Cybersecurity researcher at Comparitech has identified a misconfigured MongoDB database containing a treasure trove of data left uncovered to the public without any password or security authentication. The exposed data belongs to FarFaria, a San Francisco, CA-based company that offers fairytales for kid’s service through Android and iOS apps.
According to Bob Diachenko, the head of security research at Comparitech, the exposed database contained 38 GB worth of data with contact information and login credentials of 2.9 million users such as email addresses, authentication tokens, encrypted passwords, number and timeline of logins, and social media tokens (if logged in from social media accounts).
After spotting the data leak on August 9th, 2021, the researcher immediately reported the incident to FarFaria. However, the firm did not respond to the researcher but secured the database the very next day.
The main concern for FarFaria users is 'targeted phishing attacks.' Cybercriminals can target users via email, text, or phone calls. Additionally, scammers can trick users to divulge additional information such as account details by posing as FarFaria employees. The leaked data contains the number of authentication tokens that could prove particularly useful to criminals looking to carry out complex phishing attacks on the users, Diachenko warned.
“There is an unimaginable measure of digital danger implied with the present more youthful age, as youngsters are progressively utilizing the web for their schooling and exercises. With 2.9 million FarFaria client records uncovered, it’s logical the data has as of now been spilled on the dim web, putting kids in more serious peril of being exploited online from a lot more youthful age than past ages,” Robert Prigge, CEO of financed personality confirmation organization Jumio Corp. told SiliconANGLE.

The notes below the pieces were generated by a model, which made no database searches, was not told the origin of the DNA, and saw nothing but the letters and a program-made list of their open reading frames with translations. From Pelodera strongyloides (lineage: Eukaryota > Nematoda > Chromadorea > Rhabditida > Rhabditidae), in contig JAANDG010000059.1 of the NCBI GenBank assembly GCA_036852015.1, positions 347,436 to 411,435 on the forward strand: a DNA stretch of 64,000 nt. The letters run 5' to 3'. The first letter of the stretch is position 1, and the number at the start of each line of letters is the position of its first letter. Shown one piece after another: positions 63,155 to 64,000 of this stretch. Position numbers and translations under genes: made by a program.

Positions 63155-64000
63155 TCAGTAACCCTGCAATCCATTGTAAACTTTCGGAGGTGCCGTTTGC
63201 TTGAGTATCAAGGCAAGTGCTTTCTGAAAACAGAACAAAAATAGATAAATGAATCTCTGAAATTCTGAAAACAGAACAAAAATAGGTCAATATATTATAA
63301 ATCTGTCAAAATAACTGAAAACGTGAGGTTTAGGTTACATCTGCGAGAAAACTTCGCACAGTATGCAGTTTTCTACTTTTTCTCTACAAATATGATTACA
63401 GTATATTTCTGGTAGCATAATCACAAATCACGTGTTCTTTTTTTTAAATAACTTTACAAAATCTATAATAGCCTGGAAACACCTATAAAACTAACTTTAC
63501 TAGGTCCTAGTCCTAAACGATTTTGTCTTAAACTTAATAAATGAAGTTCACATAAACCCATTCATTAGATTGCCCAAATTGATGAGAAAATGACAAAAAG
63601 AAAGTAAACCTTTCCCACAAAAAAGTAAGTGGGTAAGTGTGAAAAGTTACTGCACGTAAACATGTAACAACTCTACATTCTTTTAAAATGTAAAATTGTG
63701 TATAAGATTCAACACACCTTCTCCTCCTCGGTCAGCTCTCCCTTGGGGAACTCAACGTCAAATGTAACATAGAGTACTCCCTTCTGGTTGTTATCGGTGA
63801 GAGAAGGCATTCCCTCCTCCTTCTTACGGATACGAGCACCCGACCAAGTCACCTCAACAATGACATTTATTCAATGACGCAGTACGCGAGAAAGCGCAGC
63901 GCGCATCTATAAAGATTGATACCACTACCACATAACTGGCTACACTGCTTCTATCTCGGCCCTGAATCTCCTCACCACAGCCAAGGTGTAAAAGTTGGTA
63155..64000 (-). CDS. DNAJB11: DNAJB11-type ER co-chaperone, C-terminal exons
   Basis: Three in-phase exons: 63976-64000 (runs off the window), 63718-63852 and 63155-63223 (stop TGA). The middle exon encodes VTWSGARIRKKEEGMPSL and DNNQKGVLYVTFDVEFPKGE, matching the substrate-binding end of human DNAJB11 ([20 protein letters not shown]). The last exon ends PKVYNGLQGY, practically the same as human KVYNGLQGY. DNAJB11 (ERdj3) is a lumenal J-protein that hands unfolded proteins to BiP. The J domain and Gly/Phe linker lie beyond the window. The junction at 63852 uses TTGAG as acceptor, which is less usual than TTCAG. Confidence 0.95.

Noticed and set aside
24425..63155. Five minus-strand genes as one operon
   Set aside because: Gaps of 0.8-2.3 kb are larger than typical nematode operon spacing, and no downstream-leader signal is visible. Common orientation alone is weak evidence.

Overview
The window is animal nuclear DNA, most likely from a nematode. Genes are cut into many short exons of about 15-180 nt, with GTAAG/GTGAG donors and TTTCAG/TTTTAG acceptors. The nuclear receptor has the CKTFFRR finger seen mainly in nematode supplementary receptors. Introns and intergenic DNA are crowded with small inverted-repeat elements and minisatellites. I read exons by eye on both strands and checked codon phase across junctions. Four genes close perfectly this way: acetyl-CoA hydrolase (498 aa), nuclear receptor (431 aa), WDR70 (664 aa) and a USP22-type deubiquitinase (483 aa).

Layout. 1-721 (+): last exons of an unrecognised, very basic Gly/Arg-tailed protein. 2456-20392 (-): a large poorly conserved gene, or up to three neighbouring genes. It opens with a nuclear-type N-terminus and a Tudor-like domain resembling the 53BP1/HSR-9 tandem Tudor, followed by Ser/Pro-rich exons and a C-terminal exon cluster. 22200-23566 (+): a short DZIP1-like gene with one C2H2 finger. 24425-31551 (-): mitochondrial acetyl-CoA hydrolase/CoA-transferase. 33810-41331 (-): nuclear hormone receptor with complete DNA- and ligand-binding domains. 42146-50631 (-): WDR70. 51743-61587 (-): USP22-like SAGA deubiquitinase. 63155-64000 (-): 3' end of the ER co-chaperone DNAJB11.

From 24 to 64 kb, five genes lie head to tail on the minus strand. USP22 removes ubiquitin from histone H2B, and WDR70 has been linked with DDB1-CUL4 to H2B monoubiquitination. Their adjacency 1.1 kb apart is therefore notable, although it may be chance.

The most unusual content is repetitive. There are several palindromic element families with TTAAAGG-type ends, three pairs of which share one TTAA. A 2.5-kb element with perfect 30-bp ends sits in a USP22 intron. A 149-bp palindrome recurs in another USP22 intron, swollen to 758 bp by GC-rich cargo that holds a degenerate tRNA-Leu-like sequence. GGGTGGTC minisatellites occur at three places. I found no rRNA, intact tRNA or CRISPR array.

Earlier this year in August, Risk-Based Security published their 2021 Mid Year Data Breach QuickView Report, revealing the decline in reported data breaches by 24%. There were 1,767 publicly reported breaches in the first six months of 2021, which exposed a total of 18.8 billion records. However, the decline in data breach incidents does not mean organizations have enhanced their security system.
“Analyzing breach activity has become especially interesting and important over the past two years. While some trends remain largely untouched, new trends are emerging. The method of how attackers monetize their efforts has diversified, and at the same time, preventable errors are outpacing hackers when it comes to the amount of data exposed. The amount of data compromised remains stubbornly high and with another sizable Q2 breach yet to be confirmed, it is possible that the number will climb over 19 billion in the near future,” stated Inga Goddijn, Executive Vice President at Risk Based Security.